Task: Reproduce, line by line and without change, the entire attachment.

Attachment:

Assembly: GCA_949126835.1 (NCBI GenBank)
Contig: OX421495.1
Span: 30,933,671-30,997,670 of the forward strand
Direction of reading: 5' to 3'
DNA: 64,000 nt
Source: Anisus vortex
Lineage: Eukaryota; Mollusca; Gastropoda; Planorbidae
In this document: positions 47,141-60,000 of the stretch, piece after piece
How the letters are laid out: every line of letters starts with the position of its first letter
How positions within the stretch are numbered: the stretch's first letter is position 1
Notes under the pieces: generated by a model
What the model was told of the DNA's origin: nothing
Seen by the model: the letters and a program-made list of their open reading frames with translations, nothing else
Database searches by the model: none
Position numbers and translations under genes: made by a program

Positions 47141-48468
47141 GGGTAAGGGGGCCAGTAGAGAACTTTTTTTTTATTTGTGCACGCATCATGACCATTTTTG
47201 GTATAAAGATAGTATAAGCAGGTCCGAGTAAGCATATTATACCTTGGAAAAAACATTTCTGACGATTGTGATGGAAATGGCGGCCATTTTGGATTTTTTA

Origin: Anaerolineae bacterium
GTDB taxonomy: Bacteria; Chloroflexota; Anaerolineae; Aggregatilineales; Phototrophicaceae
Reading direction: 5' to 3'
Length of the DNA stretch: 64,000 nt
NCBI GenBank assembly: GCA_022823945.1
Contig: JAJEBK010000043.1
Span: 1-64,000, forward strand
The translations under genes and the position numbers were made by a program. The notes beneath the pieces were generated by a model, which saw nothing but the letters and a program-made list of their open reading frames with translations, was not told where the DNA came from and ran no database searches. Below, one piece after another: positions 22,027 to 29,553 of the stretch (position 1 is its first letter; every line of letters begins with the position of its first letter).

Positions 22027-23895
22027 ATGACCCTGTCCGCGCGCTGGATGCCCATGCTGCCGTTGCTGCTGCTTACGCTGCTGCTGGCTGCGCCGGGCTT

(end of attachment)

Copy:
Assembly: GCA_949126835.1 (NCBI GenBank)
Contig: OX421495.1
Span: 30,933,671-30,997,670 of the forward strand
Direction of reading: 5' to 3'
DNA: 64,000 nt
Source: Anisus vortex
Lineage: Eukaryota; Mollusca; Gastropoda; Planorbidae
In this document: positions 47,141-60,000 of the stretch, piece after piece
How the letters are laid out: every line of letters starts with the position of its first letter
How positions within the stretch are numbered: the stretch's first letter is position 1
Notes under the pieces: generated by a model
What the model was told of the DNA's origin: nothing
Seen by the model: the letters and a program-made list of their open reading frames with translations, nothing else
Database searches by the model: none
Position numbers and translations under genes: made by a program

Positions 47141-48468
47141 GGGTAAGGGGGCCAGTAGAGAACTTTTTTTTTATTTGTGCACGCATCATGACCATTTTTG
47201 GTATAAAGATAGTATAAGCAGGTCCGAGTAAGCATATTATACCTTGGAAAAAACATTTCTGACGATTGTGATGGAAATGGCGGCCATTTTGGATTTTTTA

Origin: Anaerolineae bacterium
GTDB taxonomy: Bacteria; Chloroflexota; Anaerolineae; Aggregatilineales; Phototrophicaceae
Reading direction: 5' to 3'
Length of the DNA stretch: 64,000 nt
NCBI GenBank assembly: GCA_022823945.1
Contig: JAJEBK010000043.1
Span: 1-64,000, forward strand
The translations under genes and the position numbers were made by a program. The notes beneath the pieces were generated by a model, which saw nothing but the letters and a program-made list of their open reading frames with translations, was not told where the DNA came from and ran no database searches. Below, one piece after another: positions 22,027 to 29,553 of the stretch (position 1 is its first letter; every line of letters begins with the position of its first letter).

Positions 22027-23895
22027 ATGACCCTGTCCGCGCGCTGGATGCCCATGCTGCCGTTGCTGCTGCTTACGCTGCTGCTGGCTGCGCCGGGCTT